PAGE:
excluded must be specific and ‘reasonably
precise.'” Id. Attorneys “must
exercise their own billing judgment to exclude any hours that
are excessive, redundant, or otherwise unnecessary.”
Galdames v. N&D Inv. Corp., 432 Fed.Appx. 801,
806 (11th Cir. 2011). If applicants do not
exercise billing judgment, courts are obligated to do it for
them. Courts may cut specific hours, or may engage in
“an across-the-board cut, ” so long as the court
adequately explains its reasons for doing so. Id.
Plaintiffs seek compensation for 60.4 hours of legal work on
this matter. In addition to their sworn motion, Plaintiffs
simply filed a ledger of attorney time records, which
reflects work performed by Mr. Lechner and “S.
Allen” from June 26, 2017 through May 24, 2019. (Doc.
55 at 9-12). Plaintiffs' motion, however, does not
mention S. Allen, or even state whether he or she is a
paralegal or an associate. Accordingly, the time entries for
S. Allen-totaling 2.3 hours-should be deducted.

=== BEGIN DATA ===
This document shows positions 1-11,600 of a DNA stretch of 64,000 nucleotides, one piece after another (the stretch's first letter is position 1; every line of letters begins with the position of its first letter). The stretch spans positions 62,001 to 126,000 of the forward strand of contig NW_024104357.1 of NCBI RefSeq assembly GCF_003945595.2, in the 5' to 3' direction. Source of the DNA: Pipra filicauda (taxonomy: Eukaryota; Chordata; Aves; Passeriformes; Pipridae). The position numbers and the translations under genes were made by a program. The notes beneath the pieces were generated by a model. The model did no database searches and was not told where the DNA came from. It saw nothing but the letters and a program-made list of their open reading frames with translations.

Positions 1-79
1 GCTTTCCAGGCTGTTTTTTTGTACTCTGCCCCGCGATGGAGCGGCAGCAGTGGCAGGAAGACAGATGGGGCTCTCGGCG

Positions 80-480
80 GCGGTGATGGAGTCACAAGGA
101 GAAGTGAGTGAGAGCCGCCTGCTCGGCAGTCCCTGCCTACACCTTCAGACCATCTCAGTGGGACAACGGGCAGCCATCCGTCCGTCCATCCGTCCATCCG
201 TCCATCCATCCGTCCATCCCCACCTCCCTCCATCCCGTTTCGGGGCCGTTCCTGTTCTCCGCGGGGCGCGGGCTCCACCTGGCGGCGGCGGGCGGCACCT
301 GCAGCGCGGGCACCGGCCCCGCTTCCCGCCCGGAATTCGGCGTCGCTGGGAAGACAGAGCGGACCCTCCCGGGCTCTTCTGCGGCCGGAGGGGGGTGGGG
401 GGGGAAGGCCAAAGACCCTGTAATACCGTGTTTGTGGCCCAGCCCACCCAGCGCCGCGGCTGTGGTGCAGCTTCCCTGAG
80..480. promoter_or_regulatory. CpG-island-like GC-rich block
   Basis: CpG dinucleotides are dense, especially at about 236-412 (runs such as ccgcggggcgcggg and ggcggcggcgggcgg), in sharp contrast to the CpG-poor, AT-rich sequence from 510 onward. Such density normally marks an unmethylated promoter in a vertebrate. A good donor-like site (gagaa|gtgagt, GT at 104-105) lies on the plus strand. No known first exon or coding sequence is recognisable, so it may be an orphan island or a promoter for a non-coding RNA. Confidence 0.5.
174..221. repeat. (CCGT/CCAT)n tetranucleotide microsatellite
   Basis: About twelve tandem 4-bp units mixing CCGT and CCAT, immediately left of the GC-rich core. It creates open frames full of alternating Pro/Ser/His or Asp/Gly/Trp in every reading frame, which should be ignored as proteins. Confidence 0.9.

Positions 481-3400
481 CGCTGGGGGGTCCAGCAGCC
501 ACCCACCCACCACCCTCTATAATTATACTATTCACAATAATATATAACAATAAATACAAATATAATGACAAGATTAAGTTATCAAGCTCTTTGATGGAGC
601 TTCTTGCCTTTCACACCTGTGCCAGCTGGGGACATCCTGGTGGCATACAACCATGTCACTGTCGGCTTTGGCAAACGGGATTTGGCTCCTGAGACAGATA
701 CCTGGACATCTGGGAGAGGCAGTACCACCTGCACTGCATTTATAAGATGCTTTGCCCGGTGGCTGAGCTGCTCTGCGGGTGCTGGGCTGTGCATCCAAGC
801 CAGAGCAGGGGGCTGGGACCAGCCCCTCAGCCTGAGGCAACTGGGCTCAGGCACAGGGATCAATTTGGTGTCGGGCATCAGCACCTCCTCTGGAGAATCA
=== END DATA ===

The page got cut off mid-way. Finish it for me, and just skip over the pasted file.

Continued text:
remaining time entries for Mr. Lechner fail to offer much
detail, and thus, it is difficult for the Court to determine
whether the time spent was reasonable and necessary. If an
applicant's documentation as to hours “is
inadequate, the district court may reduce the award
accordingly.” Scelta v. Delicatessen Support
Services, Inc., 203 F.Supp.2d 1328, 1331 (M.D. Fla.
2002) (quoting Hensley v. Eckerhart, 461 U.S. 424,
433 (1983)). Here, given the nature of this case, the limited
discovery and motion practice, and the fact that Plaintiffs
ultimately prevailed against Mr. Tawfik on default judgment,
the requested 58.1 hours are excessive. When, as here, the
Court finds the number of hours claimed to be unreasonably
high, “the court has two choices: it may conduct an
hour-by-hour analysis or it may reduce hours with an
across-the-board cut.” Bivens v. Wrap It Up,
Inc., 548 F.3d 1348, 1350 (11th Cir. 2008). Based on the
above circumstances, as well as the Court's own
experience and expertise, I submit that a reduction of the
requested fees by 20% to 46.48 hours is reasonable and